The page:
There’s still time to nominate local icons for Best of D.C.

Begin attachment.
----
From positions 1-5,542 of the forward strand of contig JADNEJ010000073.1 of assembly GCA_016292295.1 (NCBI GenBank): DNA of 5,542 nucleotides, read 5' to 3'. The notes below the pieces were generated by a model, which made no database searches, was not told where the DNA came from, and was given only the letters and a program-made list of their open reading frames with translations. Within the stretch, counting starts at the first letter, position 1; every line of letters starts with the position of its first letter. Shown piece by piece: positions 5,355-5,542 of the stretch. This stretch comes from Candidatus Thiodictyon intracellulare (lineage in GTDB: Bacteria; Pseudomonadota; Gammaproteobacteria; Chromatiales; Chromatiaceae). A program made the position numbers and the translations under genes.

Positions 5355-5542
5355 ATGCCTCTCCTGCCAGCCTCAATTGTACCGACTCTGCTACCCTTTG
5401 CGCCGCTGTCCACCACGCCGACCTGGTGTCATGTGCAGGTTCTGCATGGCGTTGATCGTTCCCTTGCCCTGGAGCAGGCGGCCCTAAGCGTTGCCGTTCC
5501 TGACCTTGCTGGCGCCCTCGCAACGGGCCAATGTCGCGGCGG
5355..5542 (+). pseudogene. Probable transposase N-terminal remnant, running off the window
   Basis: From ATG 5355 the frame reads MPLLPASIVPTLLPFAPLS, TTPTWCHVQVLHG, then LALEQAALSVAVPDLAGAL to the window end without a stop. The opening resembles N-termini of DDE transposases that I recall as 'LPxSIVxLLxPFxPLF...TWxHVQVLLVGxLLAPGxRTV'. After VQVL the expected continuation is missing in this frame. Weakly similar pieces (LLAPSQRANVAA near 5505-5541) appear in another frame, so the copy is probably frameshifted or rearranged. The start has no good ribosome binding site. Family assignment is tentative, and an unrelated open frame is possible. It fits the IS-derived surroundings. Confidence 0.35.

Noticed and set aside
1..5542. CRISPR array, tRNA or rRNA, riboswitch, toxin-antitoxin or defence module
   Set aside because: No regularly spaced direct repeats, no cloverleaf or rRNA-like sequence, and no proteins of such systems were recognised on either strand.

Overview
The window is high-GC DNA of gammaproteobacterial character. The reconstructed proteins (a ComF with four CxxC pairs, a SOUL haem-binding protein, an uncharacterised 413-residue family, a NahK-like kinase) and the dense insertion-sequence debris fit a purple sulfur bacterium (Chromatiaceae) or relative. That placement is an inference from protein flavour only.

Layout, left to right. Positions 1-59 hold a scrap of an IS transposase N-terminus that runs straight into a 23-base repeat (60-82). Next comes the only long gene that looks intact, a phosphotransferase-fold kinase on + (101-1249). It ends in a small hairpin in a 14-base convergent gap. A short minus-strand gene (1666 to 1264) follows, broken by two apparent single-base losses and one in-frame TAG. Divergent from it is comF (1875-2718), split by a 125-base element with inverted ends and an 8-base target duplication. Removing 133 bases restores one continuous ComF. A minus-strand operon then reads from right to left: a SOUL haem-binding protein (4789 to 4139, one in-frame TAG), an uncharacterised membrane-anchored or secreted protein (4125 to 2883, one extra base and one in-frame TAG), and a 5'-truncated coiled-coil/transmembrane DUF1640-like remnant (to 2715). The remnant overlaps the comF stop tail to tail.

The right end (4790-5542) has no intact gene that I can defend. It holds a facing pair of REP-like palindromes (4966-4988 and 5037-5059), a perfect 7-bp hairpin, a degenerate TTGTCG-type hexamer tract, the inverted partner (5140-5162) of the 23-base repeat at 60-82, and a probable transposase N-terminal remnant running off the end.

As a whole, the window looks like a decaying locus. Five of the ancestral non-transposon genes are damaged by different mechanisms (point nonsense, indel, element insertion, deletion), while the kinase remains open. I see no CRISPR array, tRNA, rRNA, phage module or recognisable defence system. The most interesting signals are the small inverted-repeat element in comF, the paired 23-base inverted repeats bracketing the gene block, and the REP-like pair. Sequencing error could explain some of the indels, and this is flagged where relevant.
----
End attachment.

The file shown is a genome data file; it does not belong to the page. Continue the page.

Beginning in the 1960s, D.C. resident Chris Earnshaw took many Polaroid and Instamatic photos: of his town, of buildings facing wrecking balls and people on the streets, of blue collar workers, and of an Andy Warhol book signing. More recently, Joe Mills, staff photographer at Georgetown’s Dumbarton Oaks Museum, was wowed by the handfuls of rubber-band-bound old photos Earnshaw brought him. Mills has now digitized, enlarged, and framed 59 of these images; they are on display at the Carnegie Library along with some original Polaroids, bricks from demolished buildings, and newspaper clippings, all collected by Earnshaw. Coverage of Earnshaw, who calls himself the Cowboy Poet, has focused on his struggle with bipolar disorder, troubled childhood, financial problems, and experience being homeless. None of that should distract from his photos. While most of them may not rival the street shots of his photographic idols like Walker Evans, New Orleans’ Clarence Laughlin, and Frenchman Eugène Atget, photos like “House of Prayer,” featuring a woman waiting for a bus in front of a gospel show poster on a deteriorating wall, demonstrate a clever eye. Chris Earnshaw speaks at noon at the Carnegie Library at Mount Vernon Square, 801 K St. NW. Free; registration requested. (202) 249-3955. dchistory.org.